Some will argue (as I did for years) that traditional midyears and finals prepare our students for college. And isn’t education about college and career readiness? However, the next time you talk to a college student, ask what his midyears and finals look like.
My colleague Chris and I did.
And the data we gathered was staggering. (We teach in a Level 1 high school, where approximately 90% of our graduates pursue college, ranging from community college to the Ivies.) Our recent grads said their midyears and finals look nothing like what we had asked them to do in high school. We figured that certainly their more largely populated, freshman-level courses consisted of those pesky multiple-choice tests. Those courses didn’t either. Instead, our former students are creating end-products that demonstrate the application of their learning (Can I get an “Amen”?), rather than completing lengthy, multiple-choice tests that rely heavily on recall–the kinds of midyears and finals I administered, for years, to “prepare my students for college.”
In his Chronicle of Higher Education piece entitled “Stop Telling Students to Study for Exams,” David Jaffee asserts, “Authentic assessments involve giving students opportunities to demonstrate their abilities in a real-world context. “
Last year, Chris and I set out to create an authentic assessment that that would assess a myriad of standards while giving our students opportunities to demonstrate the speaking and listening skills our learners will need for the rest of their lives. And the Midyear/Final Exam Book Clubs were born. Here is what they look like.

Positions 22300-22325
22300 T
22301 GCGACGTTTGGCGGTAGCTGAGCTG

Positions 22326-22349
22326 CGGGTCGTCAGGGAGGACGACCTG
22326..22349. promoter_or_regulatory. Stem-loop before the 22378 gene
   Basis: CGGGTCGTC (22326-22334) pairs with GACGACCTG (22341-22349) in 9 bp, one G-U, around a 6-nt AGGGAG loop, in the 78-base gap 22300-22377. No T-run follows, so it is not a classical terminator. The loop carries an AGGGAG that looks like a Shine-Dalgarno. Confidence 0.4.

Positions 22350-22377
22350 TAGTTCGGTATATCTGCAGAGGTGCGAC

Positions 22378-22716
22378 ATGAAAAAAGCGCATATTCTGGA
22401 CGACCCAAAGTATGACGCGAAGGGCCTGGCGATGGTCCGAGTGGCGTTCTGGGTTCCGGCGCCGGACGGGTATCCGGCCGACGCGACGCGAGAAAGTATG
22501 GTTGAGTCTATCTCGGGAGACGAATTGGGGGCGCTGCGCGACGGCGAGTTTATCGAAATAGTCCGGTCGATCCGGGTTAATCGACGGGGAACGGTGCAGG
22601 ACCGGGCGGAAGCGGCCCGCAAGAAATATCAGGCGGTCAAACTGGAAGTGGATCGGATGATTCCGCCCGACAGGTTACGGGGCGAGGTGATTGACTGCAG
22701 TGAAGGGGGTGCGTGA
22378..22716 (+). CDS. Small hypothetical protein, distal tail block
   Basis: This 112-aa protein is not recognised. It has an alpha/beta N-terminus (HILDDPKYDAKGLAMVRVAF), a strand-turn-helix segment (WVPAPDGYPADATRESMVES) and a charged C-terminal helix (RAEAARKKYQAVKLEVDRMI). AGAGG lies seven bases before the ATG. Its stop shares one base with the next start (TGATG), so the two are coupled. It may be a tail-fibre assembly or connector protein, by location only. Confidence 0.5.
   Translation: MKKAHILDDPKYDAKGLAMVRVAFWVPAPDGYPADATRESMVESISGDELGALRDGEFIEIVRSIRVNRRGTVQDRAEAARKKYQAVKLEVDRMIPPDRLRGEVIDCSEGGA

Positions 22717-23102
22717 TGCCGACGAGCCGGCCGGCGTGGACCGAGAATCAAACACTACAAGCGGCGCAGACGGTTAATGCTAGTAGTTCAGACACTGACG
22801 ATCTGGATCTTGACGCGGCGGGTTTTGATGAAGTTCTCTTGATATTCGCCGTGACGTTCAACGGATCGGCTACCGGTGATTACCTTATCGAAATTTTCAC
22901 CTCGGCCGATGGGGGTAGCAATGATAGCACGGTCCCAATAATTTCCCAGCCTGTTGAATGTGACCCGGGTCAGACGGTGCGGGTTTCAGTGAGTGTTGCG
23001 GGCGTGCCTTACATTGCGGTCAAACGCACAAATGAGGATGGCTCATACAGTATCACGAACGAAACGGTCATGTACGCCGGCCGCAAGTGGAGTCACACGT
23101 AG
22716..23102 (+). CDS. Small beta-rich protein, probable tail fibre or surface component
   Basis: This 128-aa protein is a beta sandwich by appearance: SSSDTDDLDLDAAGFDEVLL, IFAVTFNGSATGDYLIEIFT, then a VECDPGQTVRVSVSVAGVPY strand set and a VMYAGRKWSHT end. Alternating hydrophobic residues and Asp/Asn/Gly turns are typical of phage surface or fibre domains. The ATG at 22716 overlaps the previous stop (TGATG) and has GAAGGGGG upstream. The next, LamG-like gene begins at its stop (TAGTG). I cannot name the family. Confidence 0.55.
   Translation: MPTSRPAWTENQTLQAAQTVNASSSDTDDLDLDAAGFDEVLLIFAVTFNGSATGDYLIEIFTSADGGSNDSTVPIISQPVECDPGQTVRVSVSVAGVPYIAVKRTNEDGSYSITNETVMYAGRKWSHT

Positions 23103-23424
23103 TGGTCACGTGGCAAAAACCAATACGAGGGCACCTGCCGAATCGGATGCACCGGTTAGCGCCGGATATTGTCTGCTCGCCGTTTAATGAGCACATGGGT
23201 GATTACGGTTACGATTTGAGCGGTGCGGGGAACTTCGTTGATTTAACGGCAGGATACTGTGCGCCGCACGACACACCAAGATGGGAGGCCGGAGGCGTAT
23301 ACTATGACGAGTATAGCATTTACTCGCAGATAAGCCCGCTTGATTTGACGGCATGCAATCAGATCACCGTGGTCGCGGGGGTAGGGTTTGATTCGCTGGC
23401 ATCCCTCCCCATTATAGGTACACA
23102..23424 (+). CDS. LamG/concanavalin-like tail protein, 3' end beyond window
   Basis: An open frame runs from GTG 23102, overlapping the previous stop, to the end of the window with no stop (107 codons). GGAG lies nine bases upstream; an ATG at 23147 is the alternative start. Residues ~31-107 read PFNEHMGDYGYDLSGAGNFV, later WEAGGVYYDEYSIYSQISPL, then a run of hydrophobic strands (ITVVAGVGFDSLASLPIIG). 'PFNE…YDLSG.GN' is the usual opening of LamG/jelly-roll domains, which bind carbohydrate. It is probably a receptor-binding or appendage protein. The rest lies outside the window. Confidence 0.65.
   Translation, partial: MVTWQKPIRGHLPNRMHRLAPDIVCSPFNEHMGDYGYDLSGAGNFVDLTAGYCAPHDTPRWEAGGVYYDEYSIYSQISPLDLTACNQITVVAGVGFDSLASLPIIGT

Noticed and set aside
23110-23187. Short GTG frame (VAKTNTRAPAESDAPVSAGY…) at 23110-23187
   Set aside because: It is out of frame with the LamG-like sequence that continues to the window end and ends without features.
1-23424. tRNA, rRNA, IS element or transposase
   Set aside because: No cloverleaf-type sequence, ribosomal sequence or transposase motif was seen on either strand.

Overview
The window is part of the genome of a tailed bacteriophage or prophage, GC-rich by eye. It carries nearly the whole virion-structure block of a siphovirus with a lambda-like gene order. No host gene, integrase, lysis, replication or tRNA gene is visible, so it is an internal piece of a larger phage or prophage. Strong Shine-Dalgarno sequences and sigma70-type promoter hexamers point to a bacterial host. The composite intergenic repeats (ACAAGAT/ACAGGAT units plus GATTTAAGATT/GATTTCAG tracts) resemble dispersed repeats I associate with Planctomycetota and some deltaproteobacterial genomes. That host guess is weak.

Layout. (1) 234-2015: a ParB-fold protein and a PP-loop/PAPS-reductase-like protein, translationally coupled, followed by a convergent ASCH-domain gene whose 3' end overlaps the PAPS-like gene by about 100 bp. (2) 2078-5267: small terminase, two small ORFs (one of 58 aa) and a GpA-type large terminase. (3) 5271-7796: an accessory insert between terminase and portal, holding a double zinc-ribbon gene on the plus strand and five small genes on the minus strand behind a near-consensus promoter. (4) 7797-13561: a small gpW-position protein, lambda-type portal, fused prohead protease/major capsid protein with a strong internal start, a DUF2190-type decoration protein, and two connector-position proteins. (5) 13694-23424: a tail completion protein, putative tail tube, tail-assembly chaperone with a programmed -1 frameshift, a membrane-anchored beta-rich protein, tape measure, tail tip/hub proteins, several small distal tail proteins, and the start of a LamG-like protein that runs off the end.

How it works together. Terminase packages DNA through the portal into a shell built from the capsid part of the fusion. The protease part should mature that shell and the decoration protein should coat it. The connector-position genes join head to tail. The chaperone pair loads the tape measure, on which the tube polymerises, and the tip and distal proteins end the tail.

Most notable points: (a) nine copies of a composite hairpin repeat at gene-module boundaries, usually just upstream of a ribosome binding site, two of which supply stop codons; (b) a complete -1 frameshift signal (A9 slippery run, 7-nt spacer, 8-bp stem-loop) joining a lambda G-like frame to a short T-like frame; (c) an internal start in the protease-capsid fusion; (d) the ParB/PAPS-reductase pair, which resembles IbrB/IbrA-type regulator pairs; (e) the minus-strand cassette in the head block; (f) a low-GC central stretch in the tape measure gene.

BEFORE THE EXAM
MIDYEAR EXAM BOOK CLUB DAY
On testing day, Chris and I meet in our respective classrooms to ensure that everyone is familiar with the three texts. We then head to the media center, get into our groups, and watch the magic happen.
I wish I could tell you that Chris and I lose ourselves in these rich conversations; and while we are definitely enjoying seeing our students demonstrating HOTS (Higher-Order Thinking Skills), alas, grades still need to be reported out. So, armed with clipboards and rubrics, Chris and I pop in and out of these groups, joining the conversations while jotting down notes.
AFTER THE EXAM
Once the exams are over, Chris and I meet to share our findings about each of our students. With numbers as large as ours, it has proven to be impossible for both of us to join each group. We made a conscious decision that we would work from different sections of the room and that we would trust each other’s feedback regarding the students. Quite often, a student who has under-performed in one of our classes has proven to be a vibrant contributor when set into this context. Talk about growth!
If you’ve made it this far in this post, know that Chris and I do not have all of the answers. We administered our third round of Book Club Midyears last week and are constantly refining the process to make it better. However, we do know each time we assess our students this way, we get to witness rich, vibrant learning.
And that is exactly why we do what we do.
2015 was rough. While I still functioned reasonably well
on the outside, it entailed a lot of smoke and quite a few mirrors. Even if we’re grieving over a loved one, Standard RL.2.1 still needs to be taught. And regardless of our backlog of essays, Common Assessment #2 still needs to be administered, collected, and assessed. As a result, I spent much of the past year stapling “lost” signs onto poles while canvasing the neighborhood for my sanity.
And then I stumbled onto the Taoist adage, “If you do not change direction, you may end up where you are heading.” Gulp. After a year with one unpredictable GPS, I kind of wanted to go home.
Please don’t misunderstand: My heart still quickens when the classroom door latches behind me, and few things excite me more than watching my students escape into their choice reading before the bell even rings. However, the you’ll-never-catch-up-even-using-all-three-personal-days-for-grading pit in my stomach has grown exponentially over the last few years. And it is taking its toll.